Congratulations on accomplishing your word count during NaNoWriMo last month! I’d be happy to continue a vigilant watch over the kasbah in order for you to keep up your writing momentum in December. Whatever it takes to assist you in getting that manuscript DONE. Mind you, I am traveling quite a bit these days for The Hobbit premiere and for Star Trek 2, but I will make time to ensure all is well here. In fact, it might serve as a nice, quiet place of respite to regain some sanity and rest.
Your sanity, on the other hand, continues to concern me the longer you stay in the writing cave. Case in point: fingers??? Really? Out of all possible words in the English language, THAT is your second Favorite Word? I learn something new about you every week.
I’ll admit I was intrigued enough by last week’s letter that I searched out Neil Gaiman’s reading of The Graveyard Book, the very one in which you discovered your affinity for the word fingers spoken in a British accent, to hopefully hear what is so interesting about that word. While I could say fingers to myself all day and not hear what the big deal is, I thought I might better understand your penchant for it if I heard it directly from the master author himself:
(the beloved word comes around 1:56)
While I couldn’t hear what was so amazing about fingers, I did enjoy Neil’s reading and the story. And speaking of Mr. Gaiman, starting in January 2013, you can listen to the radio play of Neverwhere that I’m in on the BBC iPlayer. I can’t guarantee that aluminium or fingers will be said, but it should be enjoyable nonetheless.
I’m glad you liked the trailer for Star Trek 2: Into Darkness which came out this week. Maybe ‘liked’ isn’t quite the emotion you intended to convey in the brief letter you sent after viewing it. There were a great number of exclamation points and capital letters in there. To answer your most pressing question, no, the trailer wasn’t put out five months before the movie’s release just to cause you angst or to torment you. It’s supposed to build excitement and anticipation. The angst and torment are just bonuses.
All the same, thanks for saying I ‘owned it and rocked it with skillful bada$$ery’ in the trailer. I don’t think I’ve ever been given such an eloquently worded compliment.
To show my appreciation, I have a surprise for you. No, you can’t see it just yet. It’s still in the works. Please continue to ignore the boarded up area in the corner of the kasbah. All will be revealed in time. Very soon.
I know, I’ve asked you to have patience about a great many things, like waiting for the next series of Sherlock, the U.S. releases of previous work I’ve done, and the releases of movies I’m in that are yet to come. I promise you won’t have to wait as long for this. Yes, it has something to do with the kasbah. No, no, there’s no need to go re-read my letters from November just to look for clues.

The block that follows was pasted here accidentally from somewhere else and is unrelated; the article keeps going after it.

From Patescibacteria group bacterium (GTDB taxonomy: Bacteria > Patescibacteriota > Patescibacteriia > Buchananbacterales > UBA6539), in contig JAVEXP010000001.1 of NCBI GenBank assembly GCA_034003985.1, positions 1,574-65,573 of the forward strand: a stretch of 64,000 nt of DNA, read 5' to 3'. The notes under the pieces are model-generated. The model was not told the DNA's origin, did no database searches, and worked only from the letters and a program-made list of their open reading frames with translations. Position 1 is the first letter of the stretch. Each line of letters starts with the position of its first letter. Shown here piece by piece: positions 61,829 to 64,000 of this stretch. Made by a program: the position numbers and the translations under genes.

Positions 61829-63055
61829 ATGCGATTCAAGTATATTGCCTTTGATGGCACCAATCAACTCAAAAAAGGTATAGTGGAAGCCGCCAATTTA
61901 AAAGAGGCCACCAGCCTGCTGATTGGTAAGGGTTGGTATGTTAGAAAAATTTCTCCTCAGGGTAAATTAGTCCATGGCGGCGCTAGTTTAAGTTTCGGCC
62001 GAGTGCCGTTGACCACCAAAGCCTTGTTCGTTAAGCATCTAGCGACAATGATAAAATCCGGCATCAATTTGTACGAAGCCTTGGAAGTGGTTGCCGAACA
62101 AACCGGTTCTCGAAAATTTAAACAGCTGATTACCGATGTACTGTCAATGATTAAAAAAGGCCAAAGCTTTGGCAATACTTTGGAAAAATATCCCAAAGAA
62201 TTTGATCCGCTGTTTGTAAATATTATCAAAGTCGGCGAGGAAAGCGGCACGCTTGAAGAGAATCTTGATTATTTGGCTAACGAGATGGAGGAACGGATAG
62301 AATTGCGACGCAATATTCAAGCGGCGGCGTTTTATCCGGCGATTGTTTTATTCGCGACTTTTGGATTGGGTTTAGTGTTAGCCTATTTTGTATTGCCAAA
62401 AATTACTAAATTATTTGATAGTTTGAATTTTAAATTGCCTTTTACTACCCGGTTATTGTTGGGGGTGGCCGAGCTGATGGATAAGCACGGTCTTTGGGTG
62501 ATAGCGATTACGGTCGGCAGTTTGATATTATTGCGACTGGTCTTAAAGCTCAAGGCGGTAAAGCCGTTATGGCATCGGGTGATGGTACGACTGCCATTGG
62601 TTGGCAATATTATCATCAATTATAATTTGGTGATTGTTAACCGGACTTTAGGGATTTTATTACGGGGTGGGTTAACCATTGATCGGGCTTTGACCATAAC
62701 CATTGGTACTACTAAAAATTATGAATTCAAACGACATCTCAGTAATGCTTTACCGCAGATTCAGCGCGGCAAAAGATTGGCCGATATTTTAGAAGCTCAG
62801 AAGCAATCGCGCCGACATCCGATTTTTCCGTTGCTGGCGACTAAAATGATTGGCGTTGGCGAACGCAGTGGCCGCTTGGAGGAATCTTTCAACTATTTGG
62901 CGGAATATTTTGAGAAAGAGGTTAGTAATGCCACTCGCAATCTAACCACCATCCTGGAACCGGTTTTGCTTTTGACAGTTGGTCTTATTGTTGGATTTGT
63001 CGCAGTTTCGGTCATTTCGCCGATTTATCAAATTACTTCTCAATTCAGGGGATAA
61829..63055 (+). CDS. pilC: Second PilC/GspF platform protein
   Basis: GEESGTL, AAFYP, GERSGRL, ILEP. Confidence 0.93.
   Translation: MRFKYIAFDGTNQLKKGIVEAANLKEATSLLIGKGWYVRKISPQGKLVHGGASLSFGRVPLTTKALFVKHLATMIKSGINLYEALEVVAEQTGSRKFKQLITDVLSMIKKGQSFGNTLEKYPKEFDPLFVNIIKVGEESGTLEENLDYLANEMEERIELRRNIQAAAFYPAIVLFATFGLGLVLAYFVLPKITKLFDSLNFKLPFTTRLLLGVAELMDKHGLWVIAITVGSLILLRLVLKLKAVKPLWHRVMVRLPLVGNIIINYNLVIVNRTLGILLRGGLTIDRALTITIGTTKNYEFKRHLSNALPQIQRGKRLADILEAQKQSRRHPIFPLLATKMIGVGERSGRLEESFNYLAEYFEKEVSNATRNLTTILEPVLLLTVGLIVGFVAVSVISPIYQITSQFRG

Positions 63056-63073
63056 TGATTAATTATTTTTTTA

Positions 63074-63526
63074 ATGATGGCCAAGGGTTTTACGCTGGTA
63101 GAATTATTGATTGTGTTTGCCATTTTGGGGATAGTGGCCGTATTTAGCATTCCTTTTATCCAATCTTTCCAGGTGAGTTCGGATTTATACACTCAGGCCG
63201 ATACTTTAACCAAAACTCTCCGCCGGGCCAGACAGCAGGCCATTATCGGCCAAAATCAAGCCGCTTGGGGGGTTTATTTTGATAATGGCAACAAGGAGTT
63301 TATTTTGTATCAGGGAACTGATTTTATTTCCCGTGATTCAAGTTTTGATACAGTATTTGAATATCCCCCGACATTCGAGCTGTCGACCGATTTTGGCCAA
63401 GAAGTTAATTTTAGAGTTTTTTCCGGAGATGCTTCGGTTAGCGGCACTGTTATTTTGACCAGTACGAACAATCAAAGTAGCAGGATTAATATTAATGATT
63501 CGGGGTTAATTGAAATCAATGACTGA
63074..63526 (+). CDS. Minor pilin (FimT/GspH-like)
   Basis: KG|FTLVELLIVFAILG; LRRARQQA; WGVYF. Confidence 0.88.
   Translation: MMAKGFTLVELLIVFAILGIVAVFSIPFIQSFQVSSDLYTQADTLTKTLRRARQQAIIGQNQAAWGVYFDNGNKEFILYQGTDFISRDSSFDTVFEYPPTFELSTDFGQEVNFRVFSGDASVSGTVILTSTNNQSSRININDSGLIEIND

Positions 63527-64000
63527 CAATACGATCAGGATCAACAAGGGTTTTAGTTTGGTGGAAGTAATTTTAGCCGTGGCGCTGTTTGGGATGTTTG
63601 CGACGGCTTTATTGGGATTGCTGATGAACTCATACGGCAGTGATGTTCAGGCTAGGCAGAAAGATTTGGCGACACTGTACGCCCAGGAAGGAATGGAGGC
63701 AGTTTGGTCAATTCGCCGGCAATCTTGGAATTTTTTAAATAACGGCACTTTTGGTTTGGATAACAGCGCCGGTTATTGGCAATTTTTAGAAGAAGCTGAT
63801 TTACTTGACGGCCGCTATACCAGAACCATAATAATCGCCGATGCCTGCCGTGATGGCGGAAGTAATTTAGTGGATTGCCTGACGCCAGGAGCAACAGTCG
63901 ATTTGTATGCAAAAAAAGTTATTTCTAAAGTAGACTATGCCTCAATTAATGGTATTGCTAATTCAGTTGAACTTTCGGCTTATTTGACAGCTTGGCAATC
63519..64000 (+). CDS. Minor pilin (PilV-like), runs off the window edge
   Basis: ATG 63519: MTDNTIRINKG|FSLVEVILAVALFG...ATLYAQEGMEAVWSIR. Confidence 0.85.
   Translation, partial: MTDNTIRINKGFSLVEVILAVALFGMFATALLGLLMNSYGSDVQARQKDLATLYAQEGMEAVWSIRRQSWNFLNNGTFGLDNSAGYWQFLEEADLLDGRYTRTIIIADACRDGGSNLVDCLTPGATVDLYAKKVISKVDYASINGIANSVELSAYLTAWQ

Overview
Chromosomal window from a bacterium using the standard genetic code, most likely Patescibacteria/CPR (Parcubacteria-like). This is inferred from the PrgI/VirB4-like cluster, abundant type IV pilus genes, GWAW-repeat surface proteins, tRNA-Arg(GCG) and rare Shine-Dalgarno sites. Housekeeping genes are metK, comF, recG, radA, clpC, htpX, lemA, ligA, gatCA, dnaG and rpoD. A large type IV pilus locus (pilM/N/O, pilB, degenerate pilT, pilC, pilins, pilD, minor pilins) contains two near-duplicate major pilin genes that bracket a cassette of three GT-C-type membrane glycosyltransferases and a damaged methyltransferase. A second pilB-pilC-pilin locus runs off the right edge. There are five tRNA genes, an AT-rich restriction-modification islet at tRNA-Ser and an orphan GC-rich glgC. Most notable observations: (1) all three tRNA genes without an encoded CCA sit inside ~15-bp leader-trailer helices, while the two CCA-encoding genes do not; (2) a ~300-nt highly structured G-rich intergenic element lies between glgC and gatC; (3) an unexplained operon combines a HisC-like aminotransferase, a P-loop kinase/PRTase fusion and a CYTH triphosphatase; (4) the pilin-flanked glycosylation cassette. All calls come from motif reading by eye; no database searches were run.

~ Distraction at its best. I know, not fair, but then again I’m not the one with the hidden writing cave.
Say, doesn’t that novel of yours need some attention? Weren’t you just talking about doing NaNo Lite to get it done by the end of the month? I thought so. Best get back to work on it. Like you always tell me, it won’t write itself.
*Editor’s note: The views, ideas, and opinions expressed in the Letters from Benedict series are works of fiction and obviously did not come from the actor himself. This series is just my way of expressing adoration for Mr. Cumberbatch and his work and is not intended to be seen or read as a true collaborative writing endeavor with him.
Sherry Isaac said:
Ah, Ben. With words like lorry and lift, it seems at times that you and your fellow Brits speak a seductive, exotic and deliciously foreign language.
Tami Clayton said:
Well said, Sherry. Seductive, exotic, and delicious. Yes, yes, and yes.
Elizabeth Fais said:
I learner ‘wanker’ and ‘bollix’ from Buffy the Vampire Slayer. Joss Whedon discovered he could get away with colorful British slang, but not the American equivalent. We need Ben to enrich our understanding of British slang!
Tami Clayton said:
It is funny how the curse words of one culture are not consider as such in another. I think ‘bloody’ is another example of that. Perhaps Ben will enlighten us with more such words.
Joss has ruined British slang for me. In Jeaniene Frost’s books, her character Bones uses “bullocks” and “pet” liberally (being British & all), and I can’t help but see him with a platinum buzz cut. Sigh…love Spike…
Tami Clayton said:
By “ruined” you mean “increased my deep adoration of British slang”, right? 😉